|WikiProject Genetics||(Rated B-class, Low-importance)|
|WikiProject Molecular and Cellular Biology||(Rated B-class, Low-importance)|
d(GGTTAG) - is there a reason for this form of noting the sequence? a) as a sidenote d(sequence) probably means that it is the deoxy form of the sequence - will this be understood by the casual reader? b) why GGTTAG and not e.g. TTAGGG - it will be the Gs that form the quadruplex, so if the sequence repeats anyways, why split up the Gs? Iridos 01:40, 11 May 2007 (UTC)
a) It's the standard nomenclature, and I don't see how it could be massively improved b) There is - the enzyme telomerase, which elongates telomeres, contains an inbuilt RNA template, that adds the repeat d(GGTTAG) many times. Hence there is a starting point for the sequence. Jlh29 16:15, 7 June 2007 (UTC)
- Sorry for the "drive-by-commenting" back then. As to a) I know it is standard for denoting "deoxy" and would not have objected in a scientific publication. For readers of an article in Wikipedia, I would not presume the same level of proficiency, though. To improve on it, one could either remove it altogether — and include a word that teleomeric repeats are found in DNA, which would imply the d(), or possibly link the d( to ... perhaps deoxynucleotide — well, actually somewhere that explains what it means. Such a link might violate linking conventions, so I would prefer the first solution.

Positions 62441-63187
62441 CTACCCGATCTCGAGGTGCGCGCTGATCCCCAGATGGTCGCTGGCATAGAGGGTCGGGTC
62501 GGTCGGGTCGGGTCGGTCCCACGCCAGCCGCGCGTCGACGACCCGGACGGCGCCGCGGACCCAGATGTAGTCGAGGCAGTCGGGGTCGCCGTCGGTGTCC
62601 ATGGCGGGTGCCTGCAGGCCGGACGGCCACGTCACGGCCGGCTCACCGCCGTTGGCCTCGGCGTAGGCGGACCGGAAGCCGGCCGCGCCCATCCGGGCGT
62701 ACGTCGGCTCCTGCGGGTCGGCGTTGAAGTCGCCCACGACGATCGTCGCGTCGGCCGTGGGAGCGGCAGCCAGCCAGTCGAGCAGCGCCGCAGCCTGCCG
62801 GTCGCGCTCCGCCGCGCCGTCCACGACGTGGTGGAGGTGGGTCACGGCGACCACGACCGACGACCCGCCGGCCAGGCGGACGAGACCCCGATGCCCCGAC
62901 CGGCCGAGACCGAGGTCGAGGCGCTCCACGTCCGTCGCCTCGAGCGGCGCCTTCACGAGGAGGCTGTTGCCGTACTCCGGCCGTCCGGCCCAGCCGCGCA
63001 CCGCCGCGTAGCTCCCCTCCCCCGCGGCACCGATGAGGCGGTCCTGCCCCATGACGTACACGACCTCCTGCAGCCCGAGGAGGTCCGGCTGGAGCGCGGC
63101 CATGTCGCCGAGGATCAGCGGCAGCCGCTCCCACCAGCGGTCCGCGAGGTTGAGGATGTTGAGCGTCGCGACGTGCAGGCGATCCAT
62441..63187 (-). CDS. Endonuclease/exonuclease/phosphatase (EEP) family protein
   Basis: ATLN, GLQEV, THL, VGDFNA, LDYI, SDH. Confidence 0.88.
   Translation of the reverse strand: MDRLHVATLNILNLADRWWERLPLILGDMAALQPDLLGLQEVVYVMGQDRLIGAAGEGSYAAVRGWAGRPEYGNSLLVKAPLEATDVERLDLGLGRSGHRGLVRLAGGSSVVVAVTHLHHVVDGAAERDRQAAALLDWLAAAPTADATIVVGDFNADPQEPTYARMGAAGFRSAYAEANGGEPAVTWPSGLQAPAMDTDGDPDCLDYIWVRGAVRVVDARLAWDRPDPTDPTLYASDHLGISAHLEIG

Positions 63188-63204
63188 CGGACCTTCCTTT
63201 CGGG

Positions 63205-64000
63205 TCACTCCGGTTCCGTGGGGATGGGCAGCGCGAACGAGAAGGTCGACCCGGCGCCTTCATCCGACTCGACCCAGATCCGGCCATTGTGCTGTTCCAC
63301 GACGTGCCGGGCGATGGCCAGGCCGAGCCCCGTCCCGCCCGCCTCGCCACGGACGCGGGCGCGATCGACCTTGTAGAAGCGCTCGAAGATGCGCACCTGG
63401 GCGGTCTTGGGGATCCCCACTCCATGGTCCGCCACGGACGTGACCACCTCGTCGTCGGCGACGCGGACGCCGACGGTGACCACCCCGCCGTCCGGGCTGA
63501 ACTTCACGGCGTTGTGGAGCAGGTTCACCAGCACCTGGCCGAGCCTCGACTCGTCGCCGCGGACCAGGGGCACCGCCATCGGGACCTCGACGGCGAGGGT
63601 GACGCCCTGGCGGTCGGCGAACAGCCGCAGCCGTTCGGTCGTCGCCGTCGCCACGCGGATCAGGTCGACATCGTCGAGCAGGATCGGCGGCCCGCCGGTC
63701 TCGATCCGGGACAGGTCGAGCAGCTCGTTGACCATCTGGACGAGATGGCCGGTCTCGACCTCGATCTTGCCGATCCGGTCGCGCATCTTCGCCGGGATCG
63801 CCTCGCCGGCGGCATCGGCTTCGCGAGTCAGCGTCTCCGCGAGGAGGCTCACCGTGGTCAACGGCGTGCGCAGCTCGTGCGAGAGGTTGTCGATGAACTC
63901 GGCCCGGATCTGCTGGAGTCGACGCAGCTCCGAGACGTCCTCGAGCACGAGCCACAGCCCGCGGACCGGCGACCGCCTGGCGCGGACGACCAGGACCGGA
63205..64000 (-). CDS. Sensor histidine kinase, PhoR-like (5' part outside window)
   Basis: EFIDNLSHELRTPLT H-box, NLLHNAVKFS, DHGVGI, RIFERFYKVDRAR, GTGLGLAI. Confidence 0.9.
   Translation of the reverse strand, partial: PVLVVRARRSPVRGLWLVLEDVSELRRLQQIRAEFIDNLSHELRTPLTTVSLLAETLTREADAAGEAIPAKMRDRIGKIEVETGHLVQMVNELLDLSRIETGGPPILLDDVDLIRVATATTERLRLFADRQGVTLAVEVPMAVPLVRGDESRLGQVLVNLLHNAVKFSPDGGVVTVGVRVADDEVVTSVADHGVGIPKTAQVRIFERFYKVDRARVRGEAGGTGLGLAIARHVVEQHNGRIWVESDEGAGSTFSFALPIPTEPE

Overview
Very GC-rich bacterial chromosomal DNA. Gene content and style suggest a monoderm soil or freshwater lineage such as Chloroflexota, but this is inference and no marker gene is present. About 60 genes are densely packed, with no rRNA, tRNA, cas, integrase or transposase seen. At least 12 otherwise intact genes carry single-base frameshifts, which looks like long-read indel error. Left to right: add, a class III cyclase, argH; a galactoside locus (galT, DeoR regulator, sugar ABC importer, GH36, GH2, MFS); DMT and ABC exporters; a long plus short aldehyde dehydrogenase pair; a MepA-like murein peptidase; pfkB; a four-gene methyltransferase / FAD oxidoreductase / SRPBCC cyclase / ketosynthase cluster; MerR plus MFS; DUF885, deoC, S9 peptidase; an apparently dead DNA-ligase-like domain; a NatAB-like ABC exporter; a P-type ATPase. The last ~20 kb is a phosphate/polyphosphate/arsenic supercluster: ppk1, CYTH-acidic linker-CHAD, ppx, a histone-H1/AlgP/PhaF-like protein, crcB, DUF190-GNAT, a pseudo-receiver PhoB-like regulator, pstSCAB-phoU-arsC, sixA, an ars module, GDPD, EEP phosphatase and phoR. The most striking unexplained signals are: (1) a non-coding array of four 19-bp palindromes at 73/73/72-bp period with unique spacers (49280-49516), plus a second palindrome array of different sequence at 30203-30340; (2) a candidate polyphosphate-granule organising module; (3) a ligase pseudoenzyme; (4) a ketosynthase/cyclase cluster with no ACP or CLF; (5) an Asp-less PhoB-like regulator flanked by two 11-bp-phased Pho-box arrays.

- b) fair enough. Then it is inconsistent, though, that the introduction to Telomerase starts with: "Telomerase is an enzyme that adds DNA sequence repeats ("TTAGGG" in all vertebrates)" (the image next to it even shows a different sequence).
- Iridos (talk) 17:46, 5 July 2011 (UTC)
Could 22.214.171.124 and 126.96.36.199 please cease reinserting papers - wikipedia is not pubmed, and does not need multiple listings of all papers published by their group! If they would like to suggest a change, can they discuss it here first.
- I've added a (very) brief starting point, which I intend to improve upon over the next few weeks/months Sarahburge (talk) 17:40, 30 November 2011 (UTC)
I removed the word "monovalent" from the introductory paragraph; quadruplexes can happily form with divalent cations; calcium and strontium cations have both been seen in quadruplexes . Sarahburge (talk) 17:31, 7 November 2011 (UTC)
- Amos, Jonathan (20 January 2013). "'Quadruple helix' DNA seen in human cells". BBC. Retrieved 21 January 2013.